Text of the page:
Assignment Operator Between Two Structure Instances

◀ Flush the Output Buffer▶ Exceed Integer Limits
Amazon Some are confused about how a pointer is copied by using the assignment operator; so let’s discuss it. Let’s say you write a struct which contains an int and an int*. If you use the assignment operator ‘=’ between two instances of this struct, what will happen?

Run the following program:
#include <iostream>
using namespace std;

struct citizen {
int ssn;
int *age;
};

int main(int argc, char** argv){
	citizen jerry,jesse;

	jerry.ssn = 0;
	jerry.age = new int;
        *jerry.age=20;
        jesse=jerry;

	cout << jerry.ssn << \' \' << *jerry.age << endl;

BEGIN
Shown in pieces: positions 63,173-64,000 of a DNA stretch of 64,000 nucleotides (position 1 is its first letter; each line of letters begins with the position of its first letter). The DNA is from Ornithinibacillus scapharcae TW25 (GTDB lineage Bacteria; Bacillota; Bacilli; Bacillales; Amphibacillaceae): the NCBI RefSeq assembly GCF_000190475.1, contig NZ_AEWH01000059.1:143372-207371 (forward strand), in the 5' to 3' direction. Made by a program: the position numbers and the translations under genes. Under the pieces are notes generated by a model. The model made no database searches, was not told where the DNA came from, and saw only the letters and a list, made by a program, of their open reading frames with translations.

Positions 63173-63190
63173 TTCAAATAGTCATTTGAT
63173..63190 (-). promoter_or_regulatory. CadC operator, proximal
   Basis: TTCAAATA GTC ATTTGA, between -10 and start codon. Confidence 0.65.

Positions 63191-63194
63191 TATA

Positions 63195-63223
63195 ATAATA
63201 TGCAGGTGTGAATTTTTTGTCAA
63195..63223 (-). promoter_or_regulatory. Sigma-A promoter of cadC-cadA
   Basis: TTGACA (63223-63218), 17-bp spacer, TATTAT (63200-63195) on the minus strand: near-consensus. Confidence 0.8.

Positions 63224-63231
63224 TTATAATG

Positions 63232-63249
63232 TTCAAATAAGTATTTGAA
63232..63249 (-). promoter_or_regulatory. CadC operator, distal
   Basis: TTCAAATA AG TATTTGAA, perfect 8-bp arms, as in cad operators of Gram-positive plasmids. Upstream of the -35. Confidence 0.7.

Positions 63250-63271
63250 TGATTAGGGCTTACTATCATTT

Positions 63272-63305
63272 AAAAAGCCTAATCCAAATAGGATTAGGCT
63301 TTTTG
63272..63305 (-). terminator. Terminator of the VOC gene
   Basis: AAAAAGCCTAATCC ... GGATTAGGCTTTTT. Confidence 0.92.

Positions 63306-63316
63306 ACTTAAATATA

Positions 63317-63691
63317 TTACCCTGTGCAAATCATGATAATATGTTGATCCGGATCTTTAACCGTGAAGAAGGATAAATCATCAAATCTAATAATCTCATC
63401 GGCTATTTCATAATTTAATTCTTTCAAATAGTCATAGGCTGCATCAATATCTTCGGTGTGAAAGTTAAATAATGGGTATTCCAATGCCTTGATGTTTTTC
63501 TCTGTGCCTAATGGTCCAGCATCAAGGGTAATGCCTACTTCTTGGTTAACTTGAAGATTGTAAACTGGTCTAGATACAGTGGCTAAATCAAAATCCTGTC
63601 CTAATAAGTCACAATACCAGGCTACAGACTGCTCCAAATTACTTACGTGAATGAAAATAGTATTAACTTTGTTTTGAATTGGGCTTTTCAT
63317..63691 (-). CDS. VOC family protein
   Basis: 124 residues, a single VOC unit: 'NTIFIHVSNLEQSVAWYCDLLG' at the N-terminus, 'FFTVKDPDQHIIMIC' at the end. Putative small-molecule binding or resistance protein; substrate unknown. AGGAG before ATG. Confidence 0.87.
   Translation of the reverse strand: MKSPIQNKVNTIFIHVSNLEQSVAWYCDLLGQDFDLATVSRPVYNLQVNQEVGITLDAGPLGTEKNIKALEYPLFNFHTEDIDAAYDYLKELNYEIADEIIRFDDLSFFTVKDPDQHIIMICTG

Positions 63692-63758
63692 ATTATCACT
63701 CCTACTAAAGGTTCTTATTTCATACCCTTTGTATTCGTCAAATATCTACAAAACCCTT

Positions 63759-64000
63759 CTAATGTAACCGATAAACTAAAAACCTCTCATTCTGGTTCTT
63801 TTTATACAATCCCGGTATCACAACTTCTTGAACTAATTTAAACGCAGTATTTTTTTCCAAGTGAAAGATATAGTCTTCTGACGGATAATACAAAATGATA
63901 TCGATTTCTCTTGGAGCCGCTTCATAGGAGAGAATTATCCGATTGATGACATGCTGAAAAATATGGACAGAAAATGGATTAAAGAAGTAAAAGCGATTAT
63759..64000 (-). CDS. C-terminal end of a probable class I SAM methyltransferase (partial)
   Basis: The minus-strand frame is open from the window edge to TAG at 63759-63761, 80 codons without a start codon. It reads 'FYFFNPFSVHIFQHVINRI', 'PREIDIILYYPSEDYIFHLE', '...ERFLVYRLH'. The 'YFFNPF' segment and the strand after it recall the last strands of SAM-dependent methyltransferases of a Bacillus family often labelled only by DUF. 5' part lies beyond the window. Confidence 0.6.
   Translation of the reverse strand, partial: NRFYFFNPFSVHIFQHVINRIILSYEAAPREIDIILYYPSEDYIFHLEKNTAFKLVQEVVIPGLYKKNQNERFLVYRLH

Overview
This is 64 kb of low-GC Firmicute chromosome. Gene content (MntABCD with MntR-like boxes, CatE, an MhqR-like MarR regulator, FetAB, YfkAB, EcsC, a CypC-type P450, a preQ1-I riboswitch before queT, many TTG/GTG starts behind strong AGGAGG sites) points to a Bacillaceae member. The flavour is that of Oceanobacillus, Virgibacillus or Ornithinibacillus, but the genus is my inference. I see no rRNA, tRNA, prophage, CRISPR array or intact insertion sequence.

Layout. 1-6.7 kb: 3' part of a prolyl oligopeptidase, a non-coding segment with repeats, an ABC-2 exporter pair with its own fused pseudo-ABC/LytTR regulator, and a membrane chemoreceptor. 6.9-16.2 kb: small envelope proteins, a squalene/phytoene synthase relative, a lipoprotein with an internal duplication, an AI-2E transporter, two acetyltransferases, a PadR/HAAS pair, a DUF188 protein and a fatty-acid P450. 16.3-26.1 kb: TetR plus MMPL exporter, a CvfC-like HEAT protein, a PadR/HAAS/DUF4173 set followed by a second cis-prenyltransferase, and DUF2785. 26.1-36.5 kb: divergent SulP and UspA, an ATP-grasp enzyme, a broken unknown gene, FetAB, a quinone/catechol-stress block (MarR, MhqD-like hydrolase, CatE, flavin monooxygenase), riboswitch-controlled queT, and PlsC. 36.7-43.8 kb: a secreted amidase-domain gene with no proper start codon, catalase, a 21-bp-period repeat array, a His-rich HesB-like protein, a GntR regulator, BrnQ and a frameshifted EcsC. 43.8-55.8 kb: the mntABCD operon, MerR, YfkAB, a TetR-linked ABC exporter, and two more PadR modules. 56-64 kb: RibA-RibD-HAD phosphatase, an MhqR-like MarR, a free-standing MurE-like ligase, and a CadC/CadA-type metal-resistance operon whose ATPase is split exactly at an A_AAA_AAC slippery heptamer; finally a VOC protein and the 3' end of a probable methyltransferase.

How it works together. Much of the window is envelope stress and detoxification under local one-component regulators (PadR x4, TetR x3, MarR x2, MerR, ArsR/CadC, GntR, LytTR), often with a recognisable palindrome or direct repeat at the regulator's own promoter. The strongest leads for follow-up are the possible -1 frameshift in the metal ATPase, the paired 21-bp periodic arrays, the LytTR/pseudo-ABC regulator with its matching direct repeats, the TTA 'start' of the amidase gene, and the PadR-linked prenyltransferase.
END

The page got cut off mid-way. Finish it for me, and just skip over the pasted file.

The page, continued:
cout << jesse.ssn << \' \' << *jesse.age << endl;

        jerry.ssn = 1;
        *jerry.age=21;
        jesse.ssn = 2;
        *jesse.age=22;

	cout << jerry.ssn << \' \' << *jerry.age << endl;
	cout << jesse.ssn << \' \' << *jesse.age << endl;
}
The output of running the program is as follows:

0 20
0 20
1 22
2 22

This simple program demonstrates an important point: when you use the assignment operator between two struct instances you perform assignment operator on each of the struct’s data members.
When you use the assignment operator between two objects, the left operand copies the contents of all data members of the right operand. Then they become two independent objects; changing the contents of one object has no effect on the other.

If, however, you use the assignment operator between two pointers, both of them point to the same address. Changing one’s value changes the other value as well.
Next let’s look at what happens when we exceed the integer limits!
◀ Flush the Output Buffer▶ Exceed Integer Limits

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